Sen. Eric Koch’s SB 386 (cost securitization for electric utility assets) passed Third Reading in the House unanimously, and the Senate concurred with the House’s amendments unanimously as well. AEE testified in support of the bill in committee, stating that it allowed utilities (here in a pilot project) to have a tool to soften the blow of generation transition by bonding stranded asset costs while avoiding ratepayer increases. We also held our annual Energy 101 Event on the topic of securitization, featuring Senator Koch. AEE worked closely with CenterPoint Energy on this legislation and gave multiple interviews to the IndyStar on the importance of this legislation. Governor Holcomb signed the bill into law on April 19.
HB 1520, Rep. Soliday’s electric utility reliability adequacy metrics bill, passed unanimously on every vote that was taken (in committees and on the House and Senate Floors). This legislation came out of the recommendations from the first two years of the 21st Century Energy Policy Development Task Force (see below). The Governor signed it into law on April 21.
21st Century Energy Policy Development Task Force:
HB 1220, which re-establishes the 21st Century Energy Policy Development Task Force for another two years, has been signed by Governor Holcomb. Most of the concern around the bill came from Democrats, who feel that Democrats will not be adequately represented (the House only concurred with the Senate’s version of the bill on a vote of 55-24). The Task Force has been asked to study:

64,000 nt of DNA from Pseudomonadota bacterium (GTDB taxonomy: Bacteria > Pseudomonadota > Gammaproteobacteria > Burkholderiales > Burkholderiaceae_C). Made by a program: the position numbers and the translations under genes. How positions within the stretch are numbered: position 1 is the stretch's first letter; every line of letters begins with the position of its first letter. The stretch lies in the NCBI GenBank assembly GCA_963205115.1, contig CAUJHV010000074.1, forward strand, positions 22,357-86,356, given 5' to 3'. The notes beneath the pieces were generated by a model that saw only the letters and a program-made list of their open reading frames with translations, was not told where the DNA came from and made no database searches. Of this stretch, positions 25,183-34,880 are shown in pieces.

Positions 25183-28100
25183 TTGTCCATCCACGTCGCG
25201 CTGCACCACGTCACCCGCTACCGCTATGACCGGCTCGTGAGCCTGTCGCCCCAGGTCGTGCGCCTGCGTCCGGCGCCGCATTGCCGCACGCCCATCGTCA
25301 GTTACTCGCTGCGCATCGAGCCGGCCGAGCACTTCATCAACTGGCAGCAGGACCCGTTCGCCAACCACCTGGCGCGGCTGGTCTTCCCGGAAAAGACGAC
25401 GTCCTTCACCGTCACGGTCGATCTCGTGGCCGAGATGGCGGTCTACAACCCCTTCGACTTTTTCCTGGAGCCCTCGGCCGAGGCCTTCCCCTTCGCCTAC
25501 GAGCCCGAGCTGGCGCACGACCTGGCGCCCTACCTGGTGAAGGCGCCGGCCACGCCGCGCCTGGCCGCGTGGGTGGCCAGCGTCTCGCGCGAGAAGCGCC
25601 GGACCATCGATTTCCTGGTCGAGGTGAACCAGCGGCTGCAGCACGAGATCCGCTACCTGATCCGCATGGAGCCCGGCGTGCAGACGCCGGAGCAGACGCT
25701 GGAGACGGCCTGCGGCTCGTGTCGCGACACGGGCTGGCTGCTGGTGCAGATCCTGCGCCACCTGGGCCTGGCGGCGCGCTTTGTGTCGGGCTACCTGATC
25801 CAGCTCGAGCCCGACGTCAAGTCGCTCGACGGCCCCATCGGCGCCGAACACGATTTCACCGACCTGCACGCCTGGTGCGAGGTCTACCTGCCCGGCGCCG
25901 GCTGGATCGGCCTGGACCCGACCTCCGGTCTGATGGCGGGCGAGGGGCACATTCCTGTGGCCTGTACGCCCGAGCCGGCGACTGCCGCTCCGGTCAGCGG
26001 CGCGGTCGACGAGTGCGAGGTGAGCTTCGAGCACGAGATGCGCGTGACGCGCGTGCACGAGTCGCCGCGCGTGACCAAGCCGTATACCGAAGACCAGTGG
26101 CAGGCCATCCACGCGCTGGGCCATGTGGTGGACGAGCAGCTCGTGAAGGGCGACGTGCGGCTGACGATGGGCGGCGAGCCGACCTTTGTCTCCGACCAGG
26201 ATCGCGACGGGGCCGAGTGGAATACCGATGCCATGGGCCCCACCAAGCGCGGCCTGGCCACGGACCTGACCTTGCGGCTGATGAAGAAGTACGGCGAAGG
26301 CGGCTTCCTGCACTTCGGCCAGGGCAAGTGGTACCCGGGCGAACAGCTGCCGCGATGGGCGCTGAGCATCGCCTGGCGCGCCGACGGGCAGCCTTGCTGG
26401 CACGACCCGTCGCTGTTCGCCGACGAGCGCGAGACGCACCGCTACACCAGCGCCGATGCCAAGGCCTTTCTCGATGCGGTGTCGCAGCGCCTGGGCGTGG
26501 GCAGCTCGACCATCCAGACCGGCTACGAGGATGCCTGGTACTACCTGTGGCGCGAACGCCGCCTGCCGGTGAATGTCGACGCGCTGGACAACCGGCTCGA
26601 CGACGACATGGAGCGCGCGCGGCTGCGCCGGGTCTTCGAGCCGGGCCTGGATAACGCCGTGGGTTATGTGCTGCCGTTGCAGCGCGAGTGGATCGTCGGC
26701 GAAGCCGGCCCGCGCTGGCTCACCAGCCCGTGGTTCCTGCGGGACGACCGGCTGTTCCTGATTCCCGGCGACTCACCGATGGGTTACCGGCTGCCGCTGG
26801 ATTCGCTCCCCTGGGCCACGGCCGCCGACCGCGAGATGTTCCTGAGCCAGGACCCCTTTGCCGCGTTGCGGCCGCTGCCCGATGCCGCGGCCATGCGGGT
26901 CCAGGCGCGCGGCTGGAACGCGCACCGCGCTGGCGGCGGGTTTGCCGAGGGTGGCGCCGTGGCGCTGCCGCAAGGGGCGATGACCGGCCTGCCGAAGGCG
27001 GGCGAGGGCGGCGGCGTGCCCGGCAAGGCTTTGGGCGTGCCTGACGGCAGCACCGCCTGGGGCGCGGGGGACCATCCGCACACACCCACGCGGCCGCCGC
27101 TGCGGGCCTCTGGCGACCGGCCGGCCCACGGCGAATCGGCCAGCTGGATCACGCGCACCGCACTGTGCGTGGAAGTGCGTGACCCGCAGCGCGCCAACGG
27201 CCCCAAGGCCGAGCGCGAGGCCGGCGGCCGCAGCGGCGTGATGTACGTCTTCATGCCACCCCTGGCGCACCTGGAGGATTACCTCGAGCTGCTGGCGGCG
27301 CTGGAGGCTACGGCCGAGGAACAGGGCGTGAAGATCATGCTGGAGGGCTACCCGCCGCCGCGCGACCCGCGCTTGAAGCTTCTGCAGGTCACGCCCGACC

- The management of stranded utility assets, including securitization, and
- The establishment of an annual reporting requirement that would require cooperatively owned power suppliers to annually report information regarding stranded costs to the IURC
- Methods to assure fairness to all customers classes in retail electric rate structures, including alternative rate designs
- Appropriate regulation of the deployment of distributed energy resources
- The impact on communities of utility plant or fuel source site closures
- The status of energy efficiency efforts in Indiana, and the potential development of a statewide energy efficiency plan
- Energy issues affecting low income communities and communities of color
- The potential use of green zones or energy investment districts
As a reminder, the Task Force was created in statute in 2019 for a two-year term to study and create a potential statewide energy plan. It was decided after two productive years that this needed to be a longer-term project, as the Task Force was only able to scratch the surface of important energy policies. The legislation this year extended the Task Force for two additional years and there is a stronger focus on advanced energy policies to be studied. AEE is very happy with the issues to be studied over the next two years and will be working with legislators and leadership on ensuring that AEE’s voice is well-represented before the Task Force.